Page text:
Staff Survey - 'Oh Dear!'
I was very bored, so I took a look through the data for the 2015 Civil Service People Survey. I really can't explain why, other than general nerd-ery, as I work for a CRC and so I wasn't even involved in the survey!
I made some notes as I went, so please feel free to use the below as a guest blog (anonymous, naturally), if you want. One important caveat: although I got an A in GCSE Maths when I was 16, I remember very little about statistics and make no claims about the accuracy of my judgements, which were formed by looking at the responses from NPS staff and then comparing them in a very broad sense with the answers from other departments.
The questions were grouped together into 15 themes - I missed off the last two ('discrimination, bullying and harassment' and 'subjective wellbeing') because I wasn't sure how to interpret the responses. My take on the remaining 13 was as follows:
My work: these questions were about the respondent’s level of interest in their work, but also whether they found it challenging. There were generally positive answers here, particularly to the question “I am interested in my work” – 94% responded strongly agree or agree, which is just about the highest score across all civil servants in all departments. However, only 38% agreed/strongly agreed with question B04 “I feel involved in the decisions that affect my work”, which was amongst the lowest across all departments.
Organisational objectives and purpose: these questions relate to an understanding of the organisation’s objectives and how well the respondent feels their work fits in with those objectives. There appeared to be high levels of positive responses to all three questions.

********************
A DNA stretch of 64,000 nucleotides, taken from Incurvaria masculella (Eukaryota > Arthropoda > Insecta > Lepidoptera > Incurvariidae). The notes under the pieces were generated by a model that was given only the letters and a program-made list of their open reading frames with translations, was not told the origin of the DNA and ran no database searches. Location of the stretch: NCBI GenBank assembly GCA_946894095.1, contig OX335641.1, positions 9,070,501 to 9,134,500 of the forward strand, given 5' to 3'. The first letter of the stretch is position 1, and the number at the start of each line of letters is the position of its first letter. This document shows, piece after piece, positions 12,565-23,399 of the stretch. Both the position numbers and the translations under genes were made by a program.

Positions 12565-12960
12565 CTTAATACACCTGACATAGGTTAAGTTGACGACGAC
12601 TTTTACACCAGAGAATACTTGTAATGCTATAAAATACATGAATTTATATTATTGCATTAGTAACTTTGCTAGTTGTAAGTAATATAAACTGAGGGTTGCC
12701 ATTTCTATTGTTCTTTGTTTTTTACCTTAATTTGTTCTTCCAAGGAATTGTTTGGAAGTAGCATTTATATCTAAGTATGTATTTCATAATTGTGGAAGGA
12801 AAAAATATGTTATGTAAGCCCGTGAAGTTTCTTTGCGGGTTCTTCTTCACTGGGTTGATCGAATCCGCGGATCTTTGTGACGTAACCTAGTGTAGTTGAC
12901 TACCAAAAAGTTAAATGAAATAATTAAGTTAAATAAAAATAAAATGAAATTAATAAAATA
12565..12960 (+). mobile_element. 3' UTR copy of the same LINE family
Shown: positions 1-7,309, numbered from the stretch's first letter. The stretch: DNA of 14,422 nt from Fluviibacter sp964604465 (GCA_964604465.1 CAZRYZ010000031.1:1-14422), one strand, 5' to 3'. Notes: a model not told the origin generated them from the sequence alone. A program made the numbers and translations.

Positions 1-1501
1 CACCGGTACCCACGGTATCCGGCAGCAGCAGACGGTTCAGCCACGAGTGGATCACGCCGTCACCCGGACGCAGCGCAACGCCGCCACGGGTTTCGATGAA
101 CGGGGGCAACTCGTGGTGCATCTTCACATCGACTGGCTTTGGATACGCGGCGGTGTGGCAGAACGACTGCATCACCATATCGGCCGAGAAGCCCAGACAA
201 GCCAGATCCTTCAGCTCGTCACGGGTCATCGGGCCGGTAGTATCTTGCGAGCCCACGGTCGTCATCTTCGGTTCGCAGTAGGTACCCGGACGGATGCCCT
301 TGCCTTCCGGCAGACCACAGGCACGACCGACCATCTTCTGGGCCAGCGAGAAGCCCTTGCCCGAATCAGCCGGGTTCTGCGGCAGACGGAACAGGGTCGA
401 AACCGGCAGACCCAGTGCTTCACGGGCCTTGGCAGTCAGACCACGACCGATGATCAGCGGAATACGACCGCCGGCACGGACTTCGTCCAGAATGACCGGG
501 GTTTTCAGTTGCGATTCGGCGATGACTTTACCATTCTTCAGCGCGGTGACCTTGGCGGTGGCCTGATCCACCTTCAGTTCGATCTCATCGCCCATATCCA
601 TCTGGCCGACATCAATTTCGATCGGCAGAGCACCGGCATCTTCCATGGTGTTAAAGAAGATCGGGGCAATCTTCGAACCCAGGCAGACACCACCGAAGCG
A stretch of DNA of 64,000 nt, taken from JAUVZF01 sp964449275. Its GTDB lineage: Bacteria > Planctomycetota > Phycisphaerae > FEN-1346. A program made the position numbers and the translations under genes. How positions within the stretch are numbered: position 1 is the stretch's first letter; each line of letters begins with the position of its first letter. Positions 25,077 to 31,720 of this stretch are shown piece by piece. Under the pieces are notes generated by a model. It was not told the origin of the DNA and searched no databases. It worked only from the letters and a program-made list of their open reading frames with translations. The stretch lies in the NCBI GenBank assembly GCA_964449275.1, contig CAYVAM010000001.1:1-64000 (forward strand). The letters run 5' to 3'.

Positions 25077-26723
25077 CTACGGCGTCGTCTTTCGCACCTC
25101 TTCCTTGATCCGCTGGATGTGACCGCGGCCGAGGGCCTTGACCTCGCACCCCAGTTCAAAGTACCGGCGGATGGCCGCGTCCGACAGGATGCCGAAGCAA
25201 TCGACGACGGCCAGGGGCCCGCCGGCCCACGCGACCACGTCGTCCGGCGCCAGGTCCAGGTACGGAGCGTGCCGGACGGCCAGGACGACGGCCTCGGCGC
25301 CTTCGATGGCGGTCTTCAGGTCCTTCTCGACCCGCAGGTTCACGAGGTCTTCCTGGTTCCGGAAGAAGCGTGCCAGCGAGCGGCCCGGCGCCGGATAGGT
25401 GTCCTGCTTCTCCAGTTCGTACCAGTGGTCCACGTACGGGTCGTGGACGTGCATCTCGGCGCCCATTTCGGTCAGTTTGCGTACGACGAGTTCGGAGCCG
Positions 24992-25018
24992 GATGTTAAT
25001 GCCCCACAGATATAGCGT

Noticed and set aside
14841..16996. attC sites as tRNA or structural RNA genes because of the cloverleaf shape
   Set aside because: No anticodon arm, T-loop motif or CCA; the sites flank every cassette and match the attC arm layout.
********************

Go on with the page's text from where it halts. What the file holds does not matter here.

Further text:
My manager: these questions relate to the manager’s ability to motivate staff but also recognition and positive feedback. Generally the answers were positive, in the 60-75% range, but concerningly only 34% agreed with the statement “Poor performance is dealt with effectively in my team”. However, looking at the scores across other departments this appears to be a Civil Service-wide problem – most of the responses were in the 20-40% range.
My team: three questions about how well the individual feels their team works. Pretty positive answers here, particularly about the reliability of people in the team to help when things get difficult.
Learning and development: a lower scoring section, with only 30-40% agreeing that they had access to the right L&D opportunities , and particularly poor for questions about career development. From my cursory look at the data for other departments, I’d say these scores were generally lower than for other civil servants. Across the Civil Service as a whole, about 40-60% gave positive answers to these questions.
Inclusion and fair treatment: Most people felt they were treated fairly at work, with 86% responding that they were treated with respect by the people they work with, although only 56% agreed that they felt valued for the work that they do.
Resources and workload: a mixed bag of responses to a mixed bag of questions. Respondents felt that they were clear what was expected of them and had the skills to do their job effectively, but only 50% agreed that they had the tools to do their job effectively (OASys/nDelius anyone?) and even fewer (48%) felt their workload was acceptable. Those scores were quite substantially below the Civil Service benchmark (the median score across all departments).